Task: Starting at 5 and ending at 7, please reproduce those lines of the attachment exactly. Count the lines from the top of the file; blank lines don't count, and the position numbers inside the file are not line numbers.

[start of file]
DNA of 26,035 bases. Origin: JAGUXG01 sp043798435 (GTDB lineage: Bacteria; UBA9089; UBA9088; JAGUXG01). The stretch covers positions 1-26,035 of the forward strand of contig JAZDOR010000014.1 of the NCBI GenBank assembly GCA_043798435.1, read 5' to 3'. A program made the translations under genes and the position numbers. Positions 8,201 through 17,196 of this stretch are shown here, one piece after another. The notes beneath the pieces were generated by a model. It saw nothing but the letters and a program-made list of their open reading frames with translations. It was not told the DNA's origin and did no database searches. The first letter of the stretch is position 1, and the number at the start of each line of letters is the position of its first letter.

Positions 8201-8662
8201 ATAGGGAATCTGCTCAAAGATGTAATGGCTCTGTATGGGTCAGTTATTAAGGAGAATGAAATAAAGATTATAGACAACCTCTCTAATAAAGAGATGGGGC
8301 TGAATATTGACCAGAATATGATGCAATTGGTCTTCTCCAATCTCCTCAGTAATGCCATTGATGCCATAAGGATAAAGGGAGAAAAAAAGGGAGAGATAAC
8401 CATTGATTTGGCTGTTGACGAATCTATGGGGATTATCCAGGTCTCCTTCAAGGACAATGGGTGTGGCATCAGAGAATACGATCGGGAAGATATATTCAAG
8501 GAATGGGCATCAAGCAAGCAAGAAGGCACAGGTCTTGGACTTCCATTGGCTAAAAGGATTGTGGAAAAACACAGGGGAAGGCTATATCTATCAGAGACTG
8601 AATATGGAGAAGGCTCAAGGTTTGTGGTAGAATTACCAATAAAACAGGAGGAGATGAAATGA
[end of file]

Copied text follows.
8401 CATTGATTTGGCTGTTGACGAATCTATGGGGATTATCCAGGTCTCCTTCAAGGACAATGGGTGTGGCATCAGAGAATACGATCGGGAAGATATATTCAAG
8501 GAATGGGCATCAAGCAAGCAAGAAGGCACAGGTCTTGGACTTCCATTGGCTAAAAGGATTGTGGAAAAACACAGGGGAAGGCTATATCTATCAGAGACTG
8601 AATATGGAGAAGGCTCAAGGTTTGTGGTAGAATTACCAATAAAACAGGAGGAGATGAAATGA